[Show abstract][Hide abstract] ABSTRACT: Estrogen receptor-α (ER)-positive breast cancer cells undergo hormone-independent proliferation after deprivation of oestrogen, leading to endocrine therapy resistance. Up-regulation of the ER gene (ESR1) is critical for this process, but the underlying mechanisms remain unclear. Here we show that the combination of transcriptome and fluorescence in situ hybridization analyses revealed that oestrogen deprivation induced a cluster of noncoding RNAs that defined a large chromatin domain containing the ESR1 locus. We termed these RNAs as Eleanors (ESR1 locus enhancing and activating noncoding RNAs). Eleanors were present in ER-positive breast cancer tissues and localized at the transcriptionally active ESR1 locus to form RNA foci. Depletion of one Eleanor, upstream (u)-Eleanor, impaired cell growth and transcription of intragenic Eleanors and ESR1 mRNA, indicating that Eleanors cis-activate the ESR1 gene. Eleanor-mediated gene activation represents a new type of locus control mechanism and plays an essential role in the adaptation of breast cancer cells.
[Show abstract][Hide abstract] ABSTRACT: Background:
Oestrogens usually stimulate the progression of oestrogen receptor (ER)-positive breast cancer. Paradoxically, high-dose oestrogens suppress the growth of these tumours in certain circumstances.
We prospectively examined the efficacy and safety of ethinylestradiol treatment (3 mg per day oral) in postmenopausal patients with advanced or recurrent ER-positive breast cancer who had previously received endocrine therapies, especially those with resistance to aromatase inhibitors.
Eighteen patients were enrolled with the median age of 63 years and the mean observation time of 9.2 months. Three cases withdrew within 1 week due to oestrogen flare reactions with nausea, fatigue and muscle-skeletal pain. The response rate was 50% (9 out of 18), and the clinical benefit rate was 56% (10 out of 18). The stable disease (<6 months) was 17% (3 out of 18) and another 2 cases were judged as progressive disease. Time-to-treatment failure including 2 on treatment was a median of 5.6 months (range 0.1 to 14.5+). Although vaginal bleeding or endometrial thickening was observed in patients receiving long-term treatment, there were no severe adverse events, such as deep venous thrombosis or other malignancies.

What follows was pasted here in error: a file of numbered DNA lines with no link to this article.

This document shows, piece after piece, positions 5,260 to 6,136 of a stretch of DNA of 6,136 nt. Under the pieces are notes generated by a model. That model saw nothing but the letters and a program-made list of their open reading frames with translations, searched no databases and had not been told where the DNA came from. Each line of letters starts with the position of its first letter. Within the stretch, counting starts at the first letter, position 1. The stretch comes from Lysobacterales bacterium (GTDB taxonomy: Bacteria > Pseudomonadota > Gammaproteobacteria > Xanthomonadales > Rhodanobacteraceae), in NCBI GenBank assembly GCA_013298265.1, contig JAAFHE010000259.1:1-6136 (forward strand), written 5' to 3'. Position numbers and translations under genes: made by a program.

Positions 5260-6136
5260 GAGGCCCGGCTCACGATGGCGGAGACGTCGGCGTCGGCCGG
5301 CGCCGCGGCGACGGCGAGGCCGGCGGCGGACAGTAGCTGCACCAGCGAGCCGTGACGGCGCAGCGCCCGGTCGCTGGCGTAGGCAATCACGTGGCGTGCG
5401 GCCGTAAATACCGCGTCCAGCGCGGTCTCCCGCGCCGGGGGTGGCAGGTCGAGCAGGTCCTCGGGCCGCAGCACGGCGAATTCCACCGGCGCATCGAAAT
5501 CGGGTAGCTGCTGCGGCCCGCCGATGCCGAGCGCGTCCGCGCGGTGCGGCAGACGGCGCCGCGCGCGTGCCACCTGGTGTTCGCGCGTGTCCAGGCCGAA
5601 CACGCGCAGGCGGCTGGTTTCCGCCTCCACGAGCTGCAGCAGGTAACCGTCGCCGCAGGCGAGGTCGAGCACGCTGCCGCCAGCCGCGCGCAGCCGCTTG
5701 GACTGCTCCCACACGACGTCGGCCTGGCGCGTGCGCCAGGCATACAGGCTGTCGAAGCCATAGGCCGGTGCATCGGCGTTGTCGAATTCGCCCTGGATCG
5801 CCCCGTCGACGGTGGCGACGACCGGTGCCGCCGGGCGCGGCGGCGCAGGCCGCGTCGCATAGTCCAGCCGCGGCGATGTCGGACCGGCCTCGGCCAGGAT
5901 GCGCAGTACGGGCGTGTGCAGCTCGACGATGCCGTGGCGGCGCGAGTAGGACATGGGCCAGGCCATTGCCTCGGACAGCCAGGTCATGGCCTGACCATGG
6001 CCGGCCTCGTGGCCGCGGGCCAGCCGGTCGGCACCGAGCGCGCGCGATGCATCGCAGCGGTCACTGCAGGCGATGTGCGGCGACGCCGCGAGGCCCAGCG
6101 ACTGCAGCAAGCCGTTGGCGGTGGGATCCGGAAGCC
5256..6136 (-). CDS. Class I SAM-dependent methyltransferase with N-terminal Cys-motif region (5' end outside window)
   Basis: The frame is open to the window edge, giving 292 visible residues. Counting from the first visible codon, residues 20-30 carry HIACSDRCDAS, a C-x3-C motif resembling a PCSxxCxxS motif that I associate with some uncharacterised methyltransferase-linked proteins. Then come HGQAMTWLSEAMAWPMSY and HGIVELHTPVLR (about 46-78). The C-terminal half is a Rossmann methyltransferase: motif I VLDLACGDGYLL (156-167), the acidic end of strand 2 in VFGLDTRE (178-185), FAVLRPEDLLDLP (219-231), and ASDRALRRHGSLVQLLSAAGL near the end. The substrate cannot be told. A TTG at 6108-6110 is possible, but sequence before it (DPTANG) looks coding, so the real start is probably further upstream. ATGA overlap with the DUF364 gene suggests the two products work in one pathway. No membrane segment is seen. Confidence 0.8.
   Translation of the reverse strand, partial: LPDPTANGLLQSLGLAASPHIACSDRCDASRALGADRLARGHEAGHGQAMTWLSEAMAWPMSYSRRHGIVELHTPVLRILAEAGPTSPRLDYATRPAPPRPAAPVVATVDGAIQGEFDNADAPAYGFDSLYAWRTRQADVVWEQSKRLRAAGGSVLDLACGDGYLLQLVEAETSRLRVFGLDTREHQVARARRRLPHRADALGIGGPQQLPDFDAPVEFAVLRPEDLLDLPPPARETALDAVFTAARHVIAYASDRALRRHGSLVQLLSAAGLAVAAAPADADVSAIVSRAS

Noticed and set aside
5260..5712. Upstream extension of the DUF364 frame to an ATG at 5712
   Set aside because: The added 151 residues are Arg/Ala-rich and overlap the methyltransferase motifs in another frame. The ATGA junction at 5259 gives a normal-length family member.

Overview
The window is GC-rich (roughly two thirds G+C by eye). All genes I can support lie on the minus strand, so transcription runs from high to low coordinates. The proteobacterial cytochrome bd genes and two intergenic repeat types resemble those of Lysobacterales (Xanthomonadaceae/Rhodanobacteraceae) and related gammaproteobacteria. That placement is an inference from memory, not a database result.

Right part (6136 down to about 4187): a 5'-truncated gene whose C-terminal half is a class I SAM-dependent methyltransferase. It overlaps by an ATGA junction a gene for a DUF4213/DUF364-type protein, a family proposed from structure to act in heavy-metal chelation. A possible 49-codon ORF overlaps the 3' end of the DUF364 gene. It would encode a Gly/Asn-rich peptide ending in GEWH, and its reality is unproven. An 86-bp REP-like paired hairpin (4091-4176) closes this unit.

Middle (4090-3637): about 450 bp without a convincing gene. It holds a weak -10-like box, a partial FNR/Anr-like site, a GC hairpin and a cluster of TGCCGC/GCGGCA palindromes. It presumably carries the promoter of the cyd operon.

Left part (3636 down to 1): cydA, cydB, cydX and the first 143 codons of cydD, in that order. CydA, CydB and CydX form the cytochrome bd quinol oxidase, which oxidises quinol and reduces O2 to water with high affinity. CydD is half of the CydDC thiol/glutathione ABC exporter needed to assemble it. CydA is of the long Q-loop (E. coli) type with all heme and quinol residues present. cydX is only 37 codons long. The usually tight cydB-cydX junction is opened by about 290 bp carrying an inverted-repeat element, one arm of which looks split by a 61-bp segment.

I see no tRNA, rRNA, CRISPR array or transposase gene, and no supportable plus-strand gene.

Although the mechanism of this treatment has not been fully understood, our data may contribute to change the common view of late-stage endocrine therapy.
Full-text · Article · Sep 2013 · British Journal of Cancer
[Show abstract][Hide abstract] ABSTRACT: Breast elastography (EG), which can objectively evaluate tumor stiffness, has been useful for differentiation of benign and malignant breast lesions. However, the value of EG for prediction of response to systemic therapy is poorly understood.
The baseline evaluations of EG in 55 patients who received neoadjuvant chemotherapy were reviewed. We investigated the correlation between tumor stiffness and response to neoadjuvant chemotherapy. Tumor stiffness was evaluated by the Tsukuba elasticity scoring system.
The mean EG scores were significant lower for the clinical and pathologic complete response (pCR) groups than for the others. When we categorized patients into two groups according to tumor stiffness, 26 patients were assigned to the low EG group (soft, scores from 1 to 3) and 29 patients were assigned to the high EG group (hard, score 4 and 5). The low EG group had significantly higher clinical complete response and pCR rates than the high EG group (clinical complete response, low EG group 38 % vs. high EG group 10 %, P = 0.024; pCR, low EG group 50 % vs. high EG group 14 %, P = 0.003, respectively). Furthermore, multivariate analysis indicated that estrogen receptor, human epidermal growth factor receptor 2, and low EG (odds ratio 13.04, 95 % confidence interval 1.19-458.28, P = 0.035) were independent predictive factors of pCR.
Tumor stiffness evaluated by EG bears predictive potential for response to neoadjuvant chemotherapy. Stiffness evaluated by EG may be recognized as a clinically significant tumor characteristic, comparable to other data obtained by functional imaging techniques.